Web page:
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He counted them at break of day-
And when the sun set, where were they?

And where are they? and where art thou,

My country? On thy voiceless shore The heroic lay is tuneless now

The heroic bosom beats no more !

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For what is left the poet here?-
For Greeks a blush-for Greece a tear.

Must we but weep o'er days more blest ?

Must we but blush ?–Our fathers bled. Earth ! render back from out thy breast

A remnant of our Spartan dead !
Of the three hundred grant but three,
To make a new Thermopylæ !

What, silent still ? and silent all ?

Ah, no !--the voices of the dead Sound like a distant torrent's fall,

And answer, 'Let one living head, But one arise,—we come, we come!' 'Tis but the living who are dumb.

In vain-in vain ; strike other chords ;

Fill high the cup with Samian wine ! Leave battles to the Turkish hordes,

And shed the blood of Scio's vine ! Hark! rising to the ignoble call, How answers each bold Bacchanal !

You have the Pyrrhic dance as yet,

Where is the Pyrrhic phalanx gone ? Of two such lessons, why forget

The nobler and the manlier one? You have the letters Cadmus gaveThink

ye he meant them for a slave ?

Fill high the bowl with Samian wine !

We will not think of themes like these ! It made Anacreon's

song

divine :
He served,—but served Polycrates-
A tyrant ;—but our masters then
Were still, at least, our countrymen.

The tyrant of the Chersonese

Was freedom's best and bravest friend ;
That tyrant was Miltiades !

Oh that the present hour would lend
Another despot of the kind !
Such chains as his were sure to bind.

Fill high the bowl with Samian wine !

On Suli's rock and Parga's shore, Exists the remnant of a line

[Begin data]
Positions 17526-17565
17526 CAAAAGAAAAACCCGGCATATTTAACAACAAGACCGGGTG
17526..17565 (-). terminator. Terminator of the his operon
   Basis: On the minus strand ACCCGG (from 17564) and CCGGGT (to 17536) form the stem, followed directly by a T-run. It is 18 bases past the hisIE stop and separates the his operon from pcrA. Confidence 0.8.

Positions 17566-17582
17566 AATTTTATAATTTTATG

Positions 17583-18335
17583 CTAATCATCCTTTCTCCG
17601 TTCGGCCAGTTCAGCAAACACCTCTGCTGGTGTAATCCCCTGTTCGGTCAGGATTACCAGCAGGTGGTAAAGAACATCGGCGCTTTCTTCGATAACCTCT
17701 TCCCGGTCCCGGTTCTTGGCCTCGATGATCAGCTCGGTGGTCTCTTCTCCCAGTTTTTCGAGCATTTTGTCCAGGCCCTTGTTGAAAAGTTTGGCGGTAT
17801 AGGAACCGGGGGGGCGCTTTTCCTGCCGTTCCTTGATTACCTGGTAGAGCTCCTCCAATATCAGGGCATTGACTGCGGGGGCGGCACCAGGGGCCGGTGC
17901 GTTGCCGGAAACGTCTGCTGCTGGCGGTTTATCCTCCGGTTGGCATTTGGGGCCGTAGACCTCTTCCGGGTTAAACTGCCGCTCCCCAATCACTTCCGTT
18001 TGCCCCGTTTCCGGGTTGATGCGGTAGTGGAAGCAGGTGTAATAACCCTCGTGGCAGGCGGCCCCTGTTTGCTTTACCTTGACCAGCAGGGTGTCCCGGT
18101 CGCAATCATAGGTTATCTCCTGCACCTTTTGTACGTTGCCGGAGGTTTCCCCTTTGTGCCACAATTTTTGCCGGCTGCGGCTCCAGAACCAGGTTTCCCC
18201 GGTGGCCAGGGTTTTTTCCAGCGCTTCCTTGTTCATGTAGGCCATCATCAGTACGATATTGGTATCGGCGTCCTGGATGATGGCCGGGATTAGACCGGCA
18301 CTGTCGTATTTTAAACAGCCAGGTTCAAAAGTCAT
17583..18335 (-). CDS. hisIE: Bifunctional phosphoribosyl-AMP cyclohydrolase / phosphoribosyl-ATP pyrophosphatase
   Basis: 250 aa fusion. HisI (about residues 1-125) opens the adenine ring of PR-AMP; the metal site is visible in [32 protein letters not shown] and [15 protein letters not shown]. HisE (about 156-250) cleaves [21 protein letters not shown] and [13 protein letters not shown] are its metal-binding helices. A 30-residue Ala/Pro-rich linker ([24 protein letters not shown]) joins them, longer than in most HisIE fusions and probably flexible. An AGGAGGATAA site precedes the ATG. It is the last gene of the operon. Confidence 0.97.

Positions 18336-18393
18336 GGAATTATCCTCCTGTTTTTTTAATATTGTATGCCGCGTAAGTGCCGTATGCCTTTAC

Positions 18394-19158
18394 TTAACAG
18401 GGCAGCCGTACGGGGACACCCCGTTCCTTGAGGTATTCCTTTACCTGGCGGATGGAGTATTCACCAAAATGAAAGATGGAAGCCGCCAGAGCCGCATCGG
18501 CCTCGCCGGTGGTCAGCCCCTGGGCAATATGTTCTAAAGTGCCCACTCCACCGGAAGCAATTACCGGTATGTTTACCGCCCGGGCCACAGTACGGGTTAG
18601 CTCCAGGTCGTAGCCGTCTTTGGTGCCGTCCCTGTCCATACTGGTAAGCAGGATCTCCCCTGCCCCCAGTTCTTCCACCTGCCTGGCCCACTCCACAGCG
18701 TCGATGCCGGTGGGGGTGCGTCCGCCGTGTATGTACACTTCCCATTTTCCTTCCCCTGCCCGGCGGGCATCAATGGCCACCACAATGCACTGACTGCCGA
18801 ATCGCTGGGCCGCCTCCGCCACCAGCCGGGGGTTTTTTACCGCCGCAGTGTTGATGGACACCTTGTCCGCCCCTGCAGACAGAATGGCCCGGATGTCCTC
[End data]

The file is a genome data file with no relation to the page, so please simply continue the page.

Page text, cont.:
Such as the Doric mothers bore ;
And there perhaps some seed is sown,
That Heracleidan blood might own.
Trust not for freedom to the Franks-

They have a king who buys and sells :
In native swords and native ranks,
The only hope of

courage

dwells ;
But Turkish force and Latin fraud
Would break your shield, however broad.
Fill high the bowl with Samian wine !

Our virgins dance beneath the shade-
I see their glorious black eyes shine ;

But gazing on each glowing maid,
My own the burning tear-drop laves,
To think such breasts must suckle slaves.

Place me on Sunium's marbled steep,

Where nothing, save the waves and I, May hear our mutual murmurs sweep ;

There, swan-like, let me sing and die. A land of slaves shall ne'er be mineDash down yon cup of Samian wine !

LORD BYRON.

FUNERAL ORATION

DELIVERED BY PERICLES OVER THE ATHENIANS WHO FELL

IN THE FIRST YEAR OF THE GREAT WAR.

During the same winter, in accordance with an old national custom, the funeral of those who first fell in this war was celebrated by the Athenians at the public charge. The ceremony is as follows. Three days before the celebration they erect a tent in which the bones of the dead are laid out, and every one brings to his own dead any offering which he pleases. At the time of the funeral the bones are placed in chests of cypress wood, which are conveyed on hearses ; there is one chest for each tribe. They also carry a single empty litter decked with a pall, for all whose bodies are missing, and cannot be recovered after the battle. The procession is accompanied by any one who chooses, whether citizen or stranger, and the female relations of the deceased are present at the place of interment and make lamentation. The public sepulchre is situated in the most beautiful spot outside the walls ; there they always bury those who fall in war ; only, after the battle of Marathon, the dead, in recognition of their pre-eminent valour, were interred on the field. When the remains have been laid in the earth, some man of known ability and high reputation, chosen by the city, delivers a suitable oration over them ; after which the people depart. Such is the manner of interment; and the ceremony was repeated from time to time throughout the war. Over those who were the first buried Pericles was chosen to speak. At the fitting moment he advanced from the sepulchre to a lofty stage, which had been erected in order that he might be heard as far as possible by the multitude, and spoke as follows:

FUNERAL SPEECH. Most of those who have spoken here before me have commended the lawgiver who added this oration to

our

other funeral customs ; it seemed to them a worthy thing that such an honour should be given at their burial to the

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dead who have fallen on the field of battle. But I should have preferred that, when men's deeds have been brave, they

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